Sharing the Christmas Spirit for Longer than a Day


As part of our Challenge the Gap program exploring common ground with other worldviews, guest blogger Sarah Reinhard shares this reminder, for believers and nonbelievers alike, to embrace the spirit of giving throughout the year.

I usually start to get into some sort of Christmas spirit in the “smile and sing and enjoy myself” sort of way on about December 24.

The world around me has been decorated for months, but I’m just starting to warm to the idea. It’s not just a tendency to be overwhelmed by projects that are impossible for me to finish; it’s also a chip on my shoulder that’s about as big as the attitude I have to go with it.

Over the years, especially in the years that I’ve been involved with a charitable organization that helps the poor and needy in our area, I’ve come to see that Christmas is a time when people seem to find it easy to be generous.

What’s not so easy, at least in my part of the world, is remembering that those poor and needy are still around in the dead of January and the freezing cold of February. December isn’t really such a rough month, all told. But February? It’s brutal.

Temperatures can slip into the negative figures and many people have forgotten all about those who have no home, struggle to put food on their table, or need socks (not to mention shoes!) for their children.

So often, though, we ignore the need of those who are most in our midst—those who are our neighbors. Can you think of an elderly neighbor or a lonely widow? How about someone who has their hands full as a single parent or with crazy working hours?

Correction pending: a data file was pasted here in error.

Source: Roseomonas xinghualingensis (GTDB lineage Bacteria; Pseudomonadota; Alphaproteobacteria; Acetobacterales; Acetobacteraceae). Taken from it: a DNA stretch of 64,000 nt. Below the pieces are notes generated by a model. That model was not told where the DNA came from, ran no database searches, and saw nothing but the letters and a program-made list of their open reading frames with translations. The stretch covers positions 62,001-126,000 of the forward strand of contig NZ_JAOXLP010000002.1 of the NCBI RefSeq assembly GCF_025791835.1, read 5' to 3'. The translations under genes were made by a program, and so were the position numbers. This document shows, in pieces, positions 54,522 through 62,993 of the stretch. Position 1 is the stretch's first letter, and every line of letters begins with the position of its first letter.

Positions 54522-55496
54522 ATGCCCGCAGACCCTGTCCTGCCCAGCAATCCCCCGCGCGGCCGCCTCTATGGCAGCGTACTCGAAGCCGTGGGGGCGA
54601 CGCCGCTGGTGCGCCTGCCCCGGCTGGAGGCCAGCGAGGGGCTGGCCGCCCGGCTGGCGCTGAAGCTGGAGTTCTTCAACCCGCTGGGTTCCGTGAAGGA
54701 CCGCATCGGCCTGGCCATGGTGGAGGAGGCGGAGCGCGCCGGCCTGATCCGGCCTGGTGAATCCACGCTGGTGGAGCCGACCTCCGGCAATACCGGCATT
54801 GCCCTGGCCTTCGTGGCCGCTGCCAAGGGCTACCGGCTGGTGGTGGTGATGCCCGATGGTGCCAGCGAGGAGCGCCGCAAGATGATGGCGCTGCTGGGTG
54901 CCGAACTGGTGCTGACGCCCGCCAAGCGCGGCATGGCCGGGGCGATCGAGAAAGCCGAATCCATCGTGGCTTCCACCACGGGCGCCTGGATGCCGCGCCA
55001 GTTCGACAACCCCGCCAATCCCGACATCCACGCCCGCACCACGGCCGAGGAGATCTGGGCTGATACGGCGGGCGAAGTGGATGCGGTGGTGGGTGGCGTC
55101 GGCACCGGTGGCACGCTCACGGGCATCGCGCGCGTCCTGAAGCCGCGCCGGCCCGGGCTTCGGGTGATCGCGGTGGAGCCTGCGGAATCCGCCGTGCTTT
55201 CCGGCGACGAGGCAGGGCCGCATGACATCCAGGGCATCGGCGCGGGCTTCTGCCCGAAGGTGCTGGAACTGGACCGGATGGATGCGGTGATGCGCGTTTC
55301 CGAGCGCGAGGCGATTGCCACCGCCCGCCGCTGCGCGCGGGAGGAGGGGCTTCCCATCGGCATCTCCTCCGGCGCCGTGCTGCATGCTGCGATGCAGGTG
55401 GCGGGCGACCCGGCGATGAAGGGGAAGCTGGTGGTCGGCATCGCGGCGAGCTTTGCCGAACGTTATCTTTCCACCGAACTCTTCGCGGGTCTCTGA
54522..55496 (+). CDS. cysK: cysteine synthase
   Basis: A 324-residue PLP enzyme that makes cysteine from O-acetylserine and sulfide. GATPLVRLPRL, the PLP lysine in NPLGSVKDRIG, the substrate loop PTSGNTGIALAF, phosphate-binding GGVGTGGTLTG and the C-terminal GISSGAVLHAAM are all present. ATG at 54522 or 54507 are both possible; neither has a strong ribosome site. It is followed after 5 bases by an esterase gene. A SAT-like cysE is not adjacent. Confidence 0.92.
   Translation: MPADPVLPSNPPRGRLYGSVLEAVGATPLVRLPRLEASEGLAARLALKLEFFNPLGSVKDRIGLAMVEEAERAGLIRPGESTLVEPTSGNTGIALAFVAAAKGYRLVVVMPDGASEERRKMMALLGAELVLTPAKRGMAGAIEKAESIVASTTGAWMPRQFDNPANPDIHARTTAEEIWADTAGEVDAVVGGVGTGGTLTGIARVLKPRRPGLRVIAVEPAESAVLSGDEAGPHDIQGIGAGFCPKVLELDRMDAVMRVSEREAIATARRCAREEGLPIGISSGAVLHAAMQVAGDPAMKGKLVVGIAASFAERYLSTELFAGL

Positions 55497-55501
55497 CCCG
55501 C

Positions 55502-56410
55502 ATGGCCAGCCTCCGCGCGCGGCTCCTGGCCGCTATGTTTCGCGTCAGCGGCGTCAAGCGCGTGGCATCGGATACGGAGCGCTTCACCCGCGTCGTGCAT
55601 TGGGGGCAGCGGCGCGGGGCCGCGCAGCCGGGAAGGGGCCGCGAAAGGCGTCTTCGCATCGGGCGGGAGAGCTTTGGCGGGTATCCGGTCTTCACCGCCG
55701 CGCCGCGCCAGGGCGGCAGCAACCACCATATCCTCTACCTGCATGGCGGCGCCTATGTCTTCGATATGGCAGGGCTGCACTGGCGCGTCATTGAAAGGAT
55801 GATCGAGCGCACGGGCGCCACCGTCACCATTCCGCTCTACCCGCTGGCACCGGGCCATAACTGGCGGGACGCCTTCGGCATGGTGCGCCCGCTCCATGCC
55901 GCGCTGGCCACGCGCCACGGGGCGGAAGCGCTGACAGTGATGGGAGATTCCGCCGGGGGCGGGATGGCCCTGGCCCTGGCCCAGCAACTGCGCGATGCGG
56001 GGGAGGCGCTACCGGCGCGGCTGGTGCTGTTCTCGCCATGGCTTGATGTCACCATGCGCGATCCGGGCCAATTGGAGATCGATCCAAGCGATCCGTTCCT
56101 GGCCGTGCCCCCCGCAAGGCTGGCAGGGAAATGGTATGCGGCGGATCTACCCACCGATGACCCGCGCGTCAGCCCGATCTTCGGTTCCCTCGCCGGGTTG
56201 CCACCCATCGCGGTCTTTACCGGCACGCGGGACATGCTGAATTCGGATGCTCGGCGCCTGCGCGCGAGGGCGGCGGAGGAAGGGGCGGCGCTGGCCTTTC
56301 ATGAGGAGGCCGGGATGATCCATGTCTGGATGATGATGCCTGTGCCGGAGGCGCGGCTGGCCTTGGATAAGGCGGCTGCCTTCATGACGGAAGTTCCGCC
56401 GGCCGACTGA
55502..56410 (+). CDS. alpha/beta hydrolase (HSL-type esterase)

This Christmas, I would challenge you to think beyond the colorful wrapping paper and the warm feelings you have that day. Stretch them out and share them for a few more months. Push yourself to help those around you—your fellow humans!—and find the joy that can be discovered from making Christmas a frame of mind.

What you do can be as simple as making a plate of cookies and sharing an hour or two visiting once every few weeks. It can be as easy as making an extra trip to the grocery store every month and donating your purchases—and your time—to a local soup kitchen.

So often, I picture charity as something that has to be huge and impossible, when, in fact, it stems from the heart and our common humanity. Helping another person—whether someone in your family or a perfect stranger in a soup line—will pull you outside of yourself and spread the cheer of the holiday season throughout the year.

Sarah Reinhard is a Catholic wife, mom, and writer who lives in Ohio on a small farm. She’s the author of Welcome Baby Jesus: Advent and Christmas Reflections for Families, as well as a number of upcoming titles, and the sister-in-law of our Director of Special Projects, Brittany Shoots-Reinhard. You can read more at her blog,